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# Electrolytes and Colligative Properties

## Describe effect of ionization on properties of solutions

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Electrolytes and Colligative Properties

Credit: Donnovan JPM
Source: http://commons.wikimedia.org/wiki/File:Ionic_solution_measure.jpg

#### What effect do ions have?

The addition of ions creates significant changes in properties of solutions. Water molecules surround the ions and are somewhat tightly bound to them. Colligative properties are affected because the solvent properties are no longer the same as those in the pure solvent.

### Electrolytes and Colligative Properties

Ionic compounds are electrolytes and dissociate into two or more ions as they dissolve. This must be taken into account when calculating the freezing and boiling points of electrolyte solutions. The sample problem below demonstrates how to calculate the freezing point and boiling point of a solution of calcium chloride. Calcium chloride dissociates into three ions according to the equation:

\begin{align*}\text{CaCl}_2 (s) \rightarrow \text{Ca}^{2+} (aq)+2\text{Cl}^-(aq)\end{align*}

The values of the freezing point depression and the boiling point elevation for a solution of CaCl2 will be three times greater than they would be for an equal molality of a nonelectrolyte.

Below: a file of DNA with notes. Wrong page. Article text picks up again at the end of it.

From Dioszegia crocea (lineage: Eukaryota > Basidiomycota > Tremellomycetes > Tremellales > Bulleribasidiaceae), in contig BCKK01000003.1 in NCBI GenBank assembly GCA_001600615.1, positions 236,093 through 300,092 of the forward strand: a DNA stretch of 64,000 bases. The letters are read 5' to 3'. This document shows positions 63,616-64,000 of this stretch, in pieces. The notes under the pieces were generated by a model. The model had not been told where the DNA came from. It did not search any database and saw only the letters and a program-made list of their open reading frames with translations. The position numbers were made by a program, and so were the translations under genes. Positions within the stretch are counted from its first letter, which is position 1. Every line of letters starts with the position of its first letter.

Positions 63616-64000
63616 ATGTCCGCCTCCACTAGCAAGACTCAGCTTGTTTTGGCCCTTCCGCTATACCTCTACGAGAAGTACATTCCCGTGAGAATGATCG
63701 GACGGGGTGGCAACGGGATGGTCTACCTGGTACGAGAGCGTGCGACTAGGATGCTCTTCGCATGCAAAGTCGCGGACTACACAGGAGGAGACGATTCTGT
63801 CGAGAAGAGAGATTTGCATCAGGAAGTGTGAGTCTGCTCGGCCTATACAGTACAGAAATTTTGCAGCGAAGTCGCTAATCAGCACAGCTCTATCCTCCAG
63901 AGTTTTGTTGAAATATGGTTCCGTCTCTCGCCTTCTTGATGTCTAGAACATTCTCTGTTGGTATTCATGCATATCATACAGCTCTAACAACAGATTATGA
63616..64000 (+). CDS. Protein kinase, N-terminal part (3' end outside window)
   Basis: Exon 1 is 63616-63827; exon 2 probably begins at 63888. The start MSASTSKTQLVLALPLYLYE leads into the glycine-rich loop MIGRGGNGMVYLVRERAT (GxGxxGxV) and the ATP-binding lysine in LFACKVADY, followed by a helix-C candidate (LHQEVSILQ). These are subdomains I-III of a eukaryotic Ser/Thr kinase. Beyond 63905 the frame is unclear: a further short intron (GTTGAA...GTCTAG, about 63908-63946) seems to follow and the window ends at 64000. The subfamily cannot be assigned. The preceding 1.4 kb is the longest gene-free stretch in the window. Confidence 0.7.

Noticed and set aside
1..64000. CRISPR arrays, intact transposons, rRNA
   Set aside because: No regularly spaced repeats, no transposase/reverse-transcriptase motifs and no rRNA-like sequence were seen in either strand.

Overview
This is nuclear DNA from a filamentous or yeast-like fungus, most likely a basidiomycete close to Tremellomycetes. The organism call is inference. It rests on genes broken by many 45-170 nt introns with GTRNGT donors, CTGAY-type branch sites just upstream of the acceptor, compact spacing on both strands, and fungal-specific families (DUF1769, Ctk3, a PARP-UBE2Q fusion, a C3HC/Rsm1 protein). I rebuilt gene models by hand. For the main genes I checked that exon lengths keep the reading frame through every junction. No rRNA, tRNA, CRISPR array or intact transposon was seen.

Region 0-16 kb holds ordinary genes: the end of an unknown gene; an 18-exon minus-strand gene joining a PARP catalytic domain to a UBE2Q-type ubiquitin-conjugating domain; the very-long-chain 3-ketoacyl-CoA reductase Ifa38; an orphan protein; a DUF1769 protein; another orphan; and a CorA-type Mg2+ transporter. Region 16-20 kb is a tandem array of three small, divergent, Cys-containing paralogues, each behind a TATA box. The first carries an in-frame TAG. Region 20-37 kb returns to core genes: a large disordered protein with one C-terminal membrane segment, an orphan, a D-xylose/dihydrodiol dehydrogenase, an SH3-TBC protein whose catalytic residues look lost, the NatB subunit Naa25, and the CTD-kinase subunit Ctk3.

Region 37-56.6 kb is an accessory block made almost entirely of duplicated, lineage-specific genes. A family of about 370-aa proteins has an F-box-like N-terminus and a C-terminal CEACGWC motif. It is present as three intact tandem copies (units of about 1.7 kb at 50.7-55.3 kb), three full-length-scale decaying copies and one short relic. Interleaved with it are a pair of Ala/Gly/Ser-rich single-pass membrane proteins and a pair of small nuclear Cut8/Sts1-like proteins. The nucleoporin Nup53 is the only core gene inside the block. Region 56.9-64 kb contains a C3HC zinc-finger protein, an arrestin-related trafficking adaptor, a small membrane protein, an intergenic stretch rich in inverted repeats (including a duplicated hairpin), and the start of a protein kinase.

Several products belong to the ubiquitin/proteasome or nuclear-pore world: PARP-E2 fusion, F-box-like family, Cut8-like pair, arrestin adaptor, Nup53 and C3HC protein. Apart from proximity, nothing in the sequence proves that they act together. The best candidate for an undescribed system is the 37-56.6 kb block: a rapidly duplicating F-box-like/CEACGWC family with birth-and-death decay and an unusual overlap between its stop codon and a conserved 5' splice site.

#### Sample Problem: Freezing and Boiling Point of an Electrolyte

Determine the freezing and boiling point of a solution prepared by dissolving 82.20 g of calcium chloride into 400.g of water.

Step 1: List the known quantities and plan the problem.

Known

• mass CaCl2 = 82.20 g
• molar mass CaCl2 = 110.98 g/mol
• mass H2O = 400. g = 0.400 kg
• \begin{align*}K_f(\text{H}_2\text{O})=-1.86^\circ \ \text{C}/ m\end{align*}
• \begin{align*}K_b(\text{H}_2\text{O})=0.512^\circ \ \text{C}/ m \end{align*}
• CaCl2 dissociates into 3 ions

Unknown

• \begin{align*}T_f=? \ ^\circ \text{C}\end{align*}
• \begin{align*}T_b=? \ ^\circ \text{C}\end{align*}

The moles of CaCl2 is first calculated, followed by the molality of the solution. The freezing and boiling points are then determined, including multiplying by 3 for the three ions.

Step 2: Solve.

\begin{align*}82.20 \text{ g CaCl}_2 \times \frac{1 \text{ mol CaCl}_2}{110.98 \text{ g CaCl}_2} &= 0.7407 \text{ mol CaCl}_2\\ \frac{0.7407 \text{ mol CaCl}_2}{0.400 \text{ kg H}_2\text{O}} &= 1.85 \ m \ \text{CaCl}_2\end{align*}

\begin{align*}\Delta T_f &= K_f \times m \times 3=-1.86^\circ \text{C}/m \times 1.85 \ m \times 3=-10.3^\circ \text{C} && T_f=-10.3^\circ \text{C}\\ \Delta T_b &= K_b \times m \times 3=0.512^\circ \text{C}/m \times 1.85 \ m \times 3=2.84^\circ \text{C} && T_b=102.84^\circ \text{C}\end{align*}

Since the normal boiling point of water is 100.00°C, the calculated result for \begin{align*}\Delta T_b\end{align*} must be added to 100.00 to find the new boiling point.

### Summary

• The effect of ionization on colligative properties is described.

### Review

1. Why do ionic materials change the colligative properties of a solution?
2. Would HCl be expected to alter colligative properties?
3. Calcium carbonate is ionic, but insoluble in water. What effect would it have on the boiling point of water?

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